Cynthia Weese was born in Des Moines, Iowa in 1940 and lived in small towns all over the state during her youth. The distinctive architectural character and quality of life she experienced in these places would serve as inspiration throughout her career. As a young girl, she was impressed by Eliel Saarinen's Des Moines Art Center and Frank Lloyd Wright' Johnson Wax Building and knew by the age of fourteen that she wanted to be an architect. During a family vacation she discovered Washington University in St. Louis and met Dean Joseph Passonneau who encouraged her to apply to the architecture program. Weese attended Washington University on scholarship and received a BSAS in 1962 and a B.Arch. in 1965. While a student, she met architect Benjamin Weese who was teaching at the university. They were married shortly thereafter and she moved to Chicago, completing her degree by taking classes at the Illinois Institute of Technology (IIT). Almost immediately Weese began to develop her own residential practice. This allowed her the flexibility to start a family and to participate in the revitalization of Chicago's older urban neighborhoods. She worked briefly for Joe Karr and then joined the firm of Harry Weese, Ben's older brother. In 1974, when the fuel crisis slowed work at the Weese office, Cynthia re-established an independent practice. In 1977, Ben left Harry's office and they formed Weese Seegers Hickey Weese (now Weese Langley Weese). Their projects included single-family houses, apartment buildings, and work for universities and public institutions. Weese was a founding member of Chicago Women in Architecture and the Chicago Architectural Club and participated in the group of architects known as the Chicago Eleven. She was critical to the development of American Institute of Architects (AIA) Chicago chapters Design Awards program. She has taught at Ball State University, Miami University, and the University of Wisconsin at Milwaukee. In 1993, Weese accepted the position of dean of the School of Architecture at Washington University. During her twelve-year tenure she was responsible for implementing a unique international study program, developing computer technology initiatives, and encouraging a design curriculum that encompassed sustainability and integration of mechanical systems and history. She was also instrumental in a campus expansion program. Weese was made a fellow of the American Institute of Architects in 1991. In 2005 she left her post at Washington University and returned to Chicago to continue her private practice.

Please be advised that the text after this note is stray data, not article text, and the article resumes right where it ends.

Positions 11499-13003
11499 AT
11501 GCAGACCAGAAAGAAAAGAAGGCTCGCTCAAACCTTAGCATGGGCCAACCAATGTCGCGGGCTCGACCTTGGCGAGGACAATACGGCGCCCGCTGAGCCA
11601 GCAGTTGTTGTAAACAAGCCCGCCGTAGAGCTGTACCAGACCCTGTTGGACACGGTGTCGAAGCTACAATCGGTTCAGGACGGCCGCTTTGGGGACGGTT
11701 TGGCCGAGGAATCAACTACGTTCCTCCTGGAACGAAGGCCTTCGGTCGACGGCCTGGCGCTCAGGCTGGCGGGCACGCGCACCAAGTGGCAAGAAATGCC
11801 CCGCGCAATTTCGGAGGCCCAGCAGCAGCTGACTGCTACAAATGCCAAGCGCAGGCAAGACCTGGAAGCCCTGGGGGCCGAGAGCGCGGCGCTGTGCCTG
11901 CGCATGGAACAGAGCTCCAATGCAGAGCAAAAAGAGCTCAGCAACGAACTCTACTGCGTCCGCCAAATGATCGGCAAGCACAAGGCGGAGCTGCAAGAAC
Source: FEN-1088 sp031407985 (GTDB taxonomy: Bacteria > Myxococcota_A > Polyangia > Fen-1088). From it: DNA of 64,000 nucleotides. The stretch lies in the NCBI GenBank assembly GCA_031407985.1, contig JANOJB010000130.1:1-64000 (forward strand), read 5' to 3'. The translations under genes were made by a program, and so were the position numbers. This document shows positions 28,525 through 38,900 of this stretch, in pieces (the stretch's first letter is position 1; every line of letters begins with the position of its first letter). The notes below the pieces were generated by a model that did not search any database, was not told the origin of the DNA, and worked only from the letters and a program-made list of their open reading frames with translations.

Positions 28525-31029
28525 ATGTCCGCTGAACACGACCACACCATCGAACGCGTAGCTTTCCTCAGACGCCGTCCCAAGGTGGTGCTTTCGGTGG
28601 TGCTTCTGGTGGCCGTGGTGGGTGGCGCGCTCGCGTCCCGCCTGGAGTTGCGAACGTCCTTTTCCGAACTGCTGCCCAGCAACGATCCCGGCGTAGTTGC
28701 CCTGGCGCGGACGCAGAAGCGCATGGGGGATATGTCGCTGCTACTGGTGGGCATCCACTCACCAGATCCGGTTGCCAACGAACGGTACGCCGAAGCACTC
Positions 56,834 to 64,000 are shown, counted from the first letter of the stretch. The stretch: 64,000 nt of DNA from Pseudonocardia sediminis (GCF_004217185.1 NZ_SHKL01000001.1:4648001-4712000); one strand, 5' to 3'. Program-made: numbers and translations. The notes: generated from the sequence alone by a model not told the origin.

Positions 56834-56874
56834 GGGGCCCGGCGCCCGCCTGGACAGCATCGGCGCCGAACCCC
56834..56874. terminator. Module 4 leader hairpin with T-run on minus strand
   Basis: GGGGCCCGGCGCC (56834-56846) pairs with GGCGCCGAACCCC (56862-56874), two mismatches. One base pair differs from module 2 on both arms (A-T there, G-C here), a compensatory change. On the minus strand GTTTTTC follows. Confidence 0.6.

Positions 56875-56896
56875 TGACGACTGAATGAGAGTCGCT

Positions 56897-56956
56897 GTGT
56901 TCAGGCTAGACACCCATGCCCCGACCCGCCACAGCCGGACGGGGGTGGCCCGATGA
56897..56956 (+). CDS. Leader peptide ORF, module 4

Weese speaks about the early influences in her life; how the landscape of her childhood informed her design approach; her studies at Washington University; her mentors; her efforts at establishing an independent identity and practice; working in Chicago in the turbulent era of the 1960s; helping to establish a strong identity for Chicago architects in the 1970s; working with Harry Weese and in partnership with her husband Ben Weese; what it means to practice architecture in Chicago; how she was able to successfully combine a family and professional life; the projects which hold the most significance for her (including the Corn Crib, A Secret Garden for a New Leaf, and the Kraft General Foods Education Center at the Art Institute of Chicago); her involvement in professional organizations such as Chicago Women in Architecture and the AIA; her accomplishments as Dean of the School of Architecture at Washington University; the future of architectural education; and the importance of architects assuming leadership roles.
A New Leaf, Chicago, Illinois, 1996. Photo courtesy Hedrich Blessing. Photo courtesy Steve Hall, Hedrich Blessing.
Funding for this oral history was provided by the Graham Foundation for the Advanced Studies in the Fine Arts. It is one of a series of three videotaped oral histories of female architects coordinated in conjunction with Chicago Women in Architecture.